African Gays Face Uphill Battle to Acceptance
Reprisals Increase as Gay Community Grows More Vocal
Knight Ridder, December 11, 1998
By Neely Tucker, Knight Ridder Foreign Service
HARARE, ZIMBABWE Marching behind a banner proclaiming "Out
and Proud in Zimbabwe," activists in this nations gay community made their
first public appearance in years last week, demanding an end to the government-sponsored
campaign of vilification against them.
Dubbed as "lower than dogs and pigs" by President Robert Mugabe and
consistently portrayed in state-run news media as perverts, gays and lesbians fight a
difficult battle for acceptance in this southern African nation. The nations former
head of state, Canaan Banana, fled the country two weeks ago after being convicted on
charges that include sodomy and attempted sodomy.
So Thursday afternoon, when a dozen Zimbabwean gay activists joined in a march by
international human rights groups to mark the 50th anniversary of the Universal
Declaration of Human Rights, it represented a new chapter in the countrys
relationship with alternative lifestyles.
The march was timed to take advantage of the presence of 4,000 delegates from 332
national churches in more than 100 countries here for the World Council of Churches
eighth assembly. Thursday was also the day Banana was scheduled to be sentenced in
absentia, but that hearing was postponed until Jan. 18.
"I doubt walking down a few city blocks with a banner is really going to change
anything," said Keith Goddard, program director of the Gays and Lesbians of Zimbabwe,
or GALZ. "But people are getting braver now. They dont mind being labeled as
Many southern African societies are archly conservative, particularly on gender and
sexuality issues, and political, social and religious leaders often feel deluged by
imported Western cultures and values. The most foreign of these is seen as openly gay
lifestyles, which church leaders and many politicians contend did not exist before white
settlers moved into the region.
"My parents had me raped to prove I could have sex with a man," said Tina
Machidera, director of Ngoni Chaidzo, a support group for lesbians. "Then they took
me to a nyanga (traditional healer), a doctor and a psychiatrist. This isnt a
society thats going to accept change easily."
But Densen Mafinyane, secretary-general of the Zimbabwe Council of Churches, says
African cultures must protect themselves and their morality.
"Historically, culturally, religiously, gay life doesnt work," said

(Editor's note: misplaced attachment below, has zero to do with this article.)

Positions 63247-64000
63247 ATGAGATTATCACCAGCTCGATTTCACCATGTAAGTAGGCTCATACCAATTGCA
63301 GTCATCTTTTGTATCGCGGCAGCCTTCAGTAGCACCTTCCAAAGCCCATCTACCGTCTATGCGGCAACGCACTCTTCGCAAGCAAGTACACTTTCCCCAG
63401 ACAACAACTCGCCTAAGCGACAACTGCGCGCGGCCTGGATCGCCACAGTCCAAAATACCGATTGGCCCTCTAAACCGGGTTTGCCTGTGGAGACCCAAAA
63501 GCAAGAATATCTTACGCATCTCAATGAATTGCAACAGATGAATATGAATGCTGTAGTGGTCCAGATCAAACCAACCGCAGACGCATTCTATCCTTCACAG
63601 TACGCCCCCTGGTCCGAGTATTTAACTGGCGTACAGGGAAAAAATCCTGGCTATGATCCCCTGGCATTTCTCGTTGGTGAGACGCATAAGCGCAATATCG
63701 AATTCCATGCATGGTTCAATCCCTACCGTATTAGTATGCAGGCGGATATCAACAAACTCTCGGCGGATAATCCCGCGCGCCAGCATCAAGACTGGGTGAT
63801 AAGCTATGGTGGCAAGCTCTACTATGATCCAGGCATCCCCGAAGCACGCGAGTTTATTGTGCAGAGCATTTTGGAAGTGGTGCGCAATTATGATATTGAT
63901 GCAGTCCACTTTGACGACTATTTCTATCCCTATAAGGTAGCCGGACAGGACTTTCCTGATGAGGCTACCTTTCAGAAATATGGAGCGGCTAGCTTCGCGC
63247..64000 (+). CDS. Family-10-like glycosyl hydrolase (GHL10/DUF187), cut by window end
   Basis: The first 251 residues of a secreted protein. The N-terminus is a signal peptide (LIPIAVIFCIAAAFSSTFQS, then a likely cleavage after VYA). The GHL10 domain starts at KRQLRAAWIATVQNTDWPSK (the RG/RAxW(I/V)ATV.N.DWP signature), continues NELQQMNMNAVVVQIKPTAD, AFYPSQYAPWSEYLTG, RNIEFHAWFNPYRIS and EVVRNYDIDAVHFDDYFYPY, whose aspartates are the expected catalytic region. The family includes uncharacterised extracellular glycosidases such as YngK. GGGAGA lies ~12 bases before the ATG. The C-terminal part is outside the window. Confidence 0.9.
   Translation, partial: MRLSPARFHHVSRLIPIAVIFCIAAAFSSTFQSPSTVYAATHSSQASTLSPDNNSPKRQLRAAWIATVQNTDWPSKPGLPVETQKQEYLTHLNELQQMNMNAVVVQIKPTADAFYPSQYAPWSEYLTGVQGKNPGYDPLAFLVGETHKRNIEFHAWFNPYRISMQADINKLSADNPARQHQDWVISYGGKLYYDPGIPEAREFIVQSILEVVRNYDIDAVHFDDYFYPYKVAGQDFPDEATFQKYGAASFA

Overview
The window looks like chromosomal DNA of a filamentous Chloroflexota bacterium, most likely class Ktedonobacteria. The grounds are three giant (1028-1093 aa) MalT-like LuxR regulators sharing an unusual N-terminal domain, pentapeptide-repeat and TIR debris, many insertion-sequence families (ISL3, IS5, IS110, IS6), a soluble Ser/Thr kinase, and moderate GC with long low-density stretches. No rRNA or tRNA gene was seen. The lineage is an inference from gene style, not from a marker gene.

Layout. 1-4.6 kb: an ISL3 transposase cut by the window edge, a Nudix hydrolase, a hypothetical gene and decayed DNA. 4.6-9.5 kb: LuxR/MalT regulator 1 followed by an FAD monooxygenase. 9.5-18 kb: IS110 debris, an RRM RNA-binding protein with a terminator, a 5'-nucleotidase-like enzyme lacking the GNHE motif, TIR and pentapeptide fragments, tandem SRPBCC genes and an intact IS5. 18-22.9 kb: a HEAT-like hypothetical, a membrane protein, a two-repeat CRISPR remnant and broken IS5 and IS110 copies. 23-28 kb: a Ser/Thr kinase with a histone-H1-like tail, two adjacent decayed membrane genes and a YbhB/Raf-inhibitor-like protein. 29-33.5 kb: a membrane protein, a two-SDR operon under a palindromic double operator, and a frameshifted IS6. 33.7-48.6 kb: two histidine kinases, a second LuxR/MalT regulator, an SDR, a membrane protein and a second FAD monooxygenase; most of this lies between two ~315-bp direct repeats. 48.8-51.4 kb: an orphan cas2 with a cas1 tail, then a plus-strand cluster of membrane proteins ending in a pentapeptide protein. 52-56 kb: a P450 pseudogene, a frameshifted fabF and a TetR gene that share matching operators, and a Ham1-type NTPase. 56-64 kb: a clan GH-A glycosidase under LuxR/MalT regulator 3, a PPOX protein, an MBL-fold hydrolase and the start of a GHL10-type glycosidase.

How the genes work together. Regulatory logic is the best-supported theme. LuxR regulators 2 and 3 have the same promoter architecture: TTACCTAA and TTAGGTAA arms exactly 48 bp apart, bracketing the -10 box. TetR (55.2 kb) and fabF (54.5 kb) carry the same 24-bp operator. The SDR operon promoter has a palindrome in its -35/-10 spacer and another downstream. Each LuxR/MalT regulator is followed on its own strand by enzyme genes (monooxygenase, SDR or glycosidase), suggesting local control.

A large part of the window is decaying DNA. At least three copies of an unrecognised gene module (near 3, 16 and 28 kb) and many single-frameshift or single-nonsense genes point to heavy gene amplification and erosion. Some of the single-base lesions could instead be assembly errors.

Mafinyane. "I cant see how it contributes to a positive way of living."
The march and the anticipated sentencing of Banana, a renowned Methodist theologian,
imparted a charged atmosphere to the WCC assembly at the University of Zimbabwe.
"In almost every major U.S. denomination, theres now some small group that
is open to gays," says Mark Carlson, a psychologist and member of Spirit of the Lakes
United Church of Christ in Minneapolis. "So it would appear were making some
small progress in acceptance."
But many WCC delegates, especially those from African, Asian and Eastern Orthodox
churches, were adamant that biblical Scripture doesnt condone homosexuality.
"Churches in Asia arent discussing this," said Hermen Shastri, a
Methodist minister in Kuala Lumpur, Malaysia. "There are no gay and lesbian voices in
the church; its a non-issue. No one should be discriminated against, but I
dont think my church or many others are ready to admit gays."
The march was the first public appearance since 1996 for GALZ, which has drawn
international attention for its battles with Mugabe. Its last public appearance an
exhibit at a book fair ended when government-sponsored youths smashed the stall to
"Homosexuals are nasty," said Morgan Rumano, a curio hawker who watched the
GALZ group march past. "Its a very bad thing. Even the Bible says it must not
Police withdrew their escort and marching band when they learned gays would
participate, but the march was peaceful. Human rights advocates took pains to point out
that Zimbabwe was not the worlds most homophobic society, only a developing nation
with a vocal gay community.
"The worrisome thing is that the more GALZ advocates for human rights, the more
President Mugabe appears to crack down," said Casey Kelso, Amnesty
Internationals southern Africa specialist. "Years ago, the punishment for
sodomy was a fine. But the courts have listened to Mugabe, and now the punishment is a
Kelso was referring to the sensational prosecution of former Zimbabwean President
Banana, who fled without his passport after being convicted on 11 counts of sodomy,
attempted sodomy and indecent assault.
The 64-year-old Banana, whose post as head of state Mugabe added to his own portfolio
as chief of government in 1987, met with South African President Nelson Mandela last week,
apparently to seek asylum. His whereabouts since arent publicly known.
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